Illinois Cities’ Mission Possible: Shield Sewer Debris

Jul 19

Illinois Cities’ Mission Possible: Shield Sewer Debris

A creative sewer project is taking place in the city of Mattoon, IL.  A new satellite facility is opening to prevent untreated sewer water from overflowing into Riley Creek. During heavy storms, this becomes an even larger issue. The new treatment facility is located along North Sixth Street approximately one mile north of Piatt Avenue. The state-of-the-art satellite facility includes a screening structure for removing tree limbs, plastic bags and other debris from storm water that flows into the site. The facility’s flush tank, a 23-foot deep concrete basin that has a 160-foot circumference, has the capacity to hold nearly 2 million gallons of storm water and treat up to 15 million gallons of water per day. Additionally, the satellite facility is fully automated and is monitored via computer by staff at the wastewater treatment plant.

Other Sewer News: The village of Deerfield is having an avoidable problem with its sewer system. The primary issue the village is currently addressing: wipes which are clogging the system. It has also been a costly problem that comes with a hefty repair bill. The catch basin on Captain Lathrop Drive has shown a particular accumulation of wipes, creating additional maintenance for the town. The wipes are raked out and put in a dumpster. Interestingly, Captain Lathrop Drive has the system’s only pump, as the majority of homes are geographically lower than the sewer main. A project has begun to rectify the continual problem of debris. The goal is to remove it before sewage is treated, allowing the system to work smoothly.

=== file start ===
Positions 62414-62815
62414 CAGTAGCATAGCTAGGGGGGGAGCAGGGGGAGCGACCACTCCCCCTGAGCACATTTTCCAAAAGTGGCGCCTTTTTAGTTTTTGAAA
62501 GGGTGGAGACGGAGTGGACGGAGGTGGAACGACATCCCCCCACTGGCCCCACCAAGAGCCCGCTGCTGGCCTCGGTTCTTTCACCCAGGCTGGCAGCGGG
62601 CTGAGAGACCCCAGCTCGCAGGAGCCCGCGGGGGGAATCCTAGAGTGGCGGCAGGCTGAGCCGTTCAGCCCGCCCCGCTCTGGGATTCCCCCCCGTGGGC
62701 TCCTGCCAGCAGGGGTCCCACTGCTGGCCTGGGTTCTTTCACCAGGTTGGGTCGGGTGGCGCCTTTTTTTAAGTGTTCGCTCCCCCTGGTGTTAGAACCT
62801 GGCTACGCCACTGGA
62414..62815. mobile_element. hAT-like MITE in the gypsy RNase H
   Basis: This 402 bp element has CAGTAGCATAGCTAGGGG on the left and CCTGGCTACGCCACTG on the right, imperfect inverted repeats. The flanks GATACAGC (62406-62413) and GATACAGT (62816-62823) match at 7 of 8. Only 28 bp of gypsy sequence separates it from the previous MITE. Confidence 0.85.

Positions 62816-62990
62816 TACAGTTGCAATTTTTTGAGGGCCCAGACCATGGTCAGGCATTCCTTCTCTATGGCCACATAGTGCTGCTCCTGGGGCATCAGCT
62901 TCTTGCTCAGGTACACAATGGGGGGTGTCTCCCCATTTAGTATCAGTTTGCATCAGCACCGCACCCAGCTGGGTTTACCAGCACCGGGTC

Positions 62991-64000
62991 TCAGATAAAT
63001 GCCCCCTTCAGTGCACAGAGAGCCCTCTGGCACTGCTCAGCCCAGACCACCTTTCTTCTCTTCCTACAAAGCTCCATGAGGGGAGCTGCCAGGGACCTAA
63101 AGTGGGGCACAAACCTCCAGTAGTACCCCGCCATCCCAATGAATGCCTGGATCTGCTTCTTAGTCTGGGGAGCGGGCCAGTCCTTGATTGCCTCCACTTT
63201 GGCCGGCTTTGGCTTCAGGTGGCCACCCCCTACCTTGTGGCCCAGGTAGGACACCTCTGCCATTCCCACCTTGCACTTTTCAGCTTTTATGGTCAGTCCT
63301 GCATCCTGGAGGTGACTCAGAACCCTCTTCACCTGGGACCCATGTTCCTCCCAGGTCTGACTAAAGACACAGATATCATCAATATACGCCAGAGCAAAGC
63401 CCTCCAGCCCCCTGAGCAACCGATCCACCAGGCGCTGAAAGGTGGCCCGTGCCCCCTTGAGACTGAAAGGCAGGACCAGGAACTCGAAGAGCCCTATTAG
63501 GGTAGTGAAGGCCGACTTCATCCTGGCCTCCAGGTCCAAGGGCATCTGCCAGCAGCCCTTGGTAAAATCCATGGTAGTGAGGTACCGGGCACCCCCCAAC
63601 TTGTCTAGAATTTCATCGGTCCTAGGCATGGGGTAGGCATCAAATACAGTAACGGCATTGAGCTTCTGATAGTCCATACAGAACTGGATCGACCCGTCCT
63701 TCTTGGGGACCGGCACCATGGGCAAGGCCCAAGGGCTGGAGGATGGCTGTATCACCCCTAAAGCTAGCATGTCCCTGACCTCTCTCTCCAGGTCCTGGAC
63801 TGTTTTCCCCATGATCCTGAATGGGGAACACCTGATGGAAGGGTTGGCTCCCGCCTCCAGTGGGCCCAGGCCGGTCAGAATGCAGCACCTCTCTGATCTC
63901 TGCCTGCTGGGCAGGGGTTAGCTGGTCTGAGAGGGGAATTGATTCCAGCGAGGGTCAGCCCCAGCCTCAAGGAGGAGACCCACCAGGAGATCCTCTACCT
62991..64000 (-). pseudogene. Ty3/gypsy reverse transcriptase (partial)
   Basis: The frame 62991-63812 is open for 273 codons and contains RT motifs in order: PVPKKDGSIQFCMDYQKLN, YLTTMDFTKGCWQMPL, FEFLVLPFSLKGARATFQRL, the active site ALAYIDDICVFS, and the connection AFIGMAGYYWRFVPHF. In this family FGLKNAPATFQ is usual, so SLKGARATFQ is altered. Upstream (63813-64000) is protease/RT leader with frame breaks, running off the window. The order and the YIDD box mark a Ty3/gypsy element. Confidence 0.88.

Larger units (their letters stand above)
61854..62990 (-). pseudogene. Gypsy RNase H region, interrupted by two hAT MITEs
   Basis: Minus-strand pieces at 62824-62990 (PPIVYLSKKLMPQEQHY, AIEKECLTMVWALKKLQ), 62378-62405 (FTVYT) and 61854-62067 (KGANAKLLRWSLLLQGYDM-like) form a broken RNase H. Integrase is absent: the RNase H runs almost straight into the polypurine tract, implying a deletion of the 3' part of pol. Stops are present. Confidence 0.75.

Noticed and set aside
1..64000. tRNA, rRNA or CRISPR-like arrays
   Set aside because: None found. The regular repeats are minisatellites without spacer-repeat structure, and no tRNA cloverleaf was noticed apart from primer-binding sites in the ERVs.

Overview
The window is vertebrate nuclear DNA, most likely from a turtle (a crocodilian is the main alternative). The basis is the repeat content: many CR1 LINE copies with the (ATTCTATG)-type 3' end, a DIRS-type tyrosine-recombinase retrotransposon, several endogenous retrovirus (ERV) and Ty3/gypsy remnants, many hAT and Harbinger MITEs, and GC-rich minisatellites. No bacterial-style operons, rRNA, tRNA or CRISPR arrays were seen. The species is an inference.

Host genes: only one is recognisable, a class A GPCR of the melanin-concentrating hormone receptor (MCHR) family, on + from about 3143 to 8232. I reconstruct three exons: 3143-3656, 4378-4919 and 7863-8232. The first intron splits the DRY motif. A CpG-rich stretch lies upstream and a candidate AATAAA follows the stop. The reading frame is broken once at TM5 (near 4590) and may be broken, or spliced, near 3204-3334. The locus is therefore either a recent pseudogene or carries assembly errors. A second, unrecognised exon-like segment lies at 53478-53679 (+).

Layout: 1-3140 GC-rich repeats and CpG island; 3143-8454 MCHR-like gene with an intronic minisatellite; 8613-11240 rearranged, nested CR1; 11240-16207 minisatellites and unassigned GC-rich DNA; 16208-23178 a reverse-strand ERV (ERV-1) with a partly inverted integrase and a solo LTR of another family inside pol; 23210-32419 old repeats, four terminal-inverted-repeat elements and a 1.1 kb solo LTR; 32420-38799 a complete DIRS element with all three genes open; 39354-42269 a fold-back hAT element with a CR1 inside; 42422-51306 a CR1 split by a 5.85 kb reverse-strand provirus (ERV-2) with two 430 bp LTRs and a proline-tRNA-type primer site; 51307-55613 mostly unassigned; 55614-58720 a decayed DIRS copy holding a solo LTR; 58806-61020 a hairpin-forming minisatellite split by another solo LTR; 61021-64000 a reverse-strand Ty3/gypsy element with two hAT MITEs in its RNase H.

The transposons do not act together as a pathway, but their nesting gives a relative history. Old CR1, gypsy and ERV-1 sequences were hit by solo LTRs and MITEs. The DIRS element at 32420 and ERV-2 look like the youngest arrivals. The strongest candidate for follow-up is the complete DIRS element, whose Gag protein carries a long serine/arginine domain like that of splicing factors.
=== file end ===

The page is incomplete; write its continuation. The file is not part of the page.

And there’s more…. A sewer improvement (pilot) project has just begun for the city of Peoria. A new wastewater strategy will attempt to keep over 600,000 gallons of rainwater out of the city’s sewer system. It only takes one heavy storm to send 32 million gallons of rainwater rushing into Peoria’s combined sewer system.  Rainwater overloads the system up to 30 times per year, sending sewage into the Illinois River.

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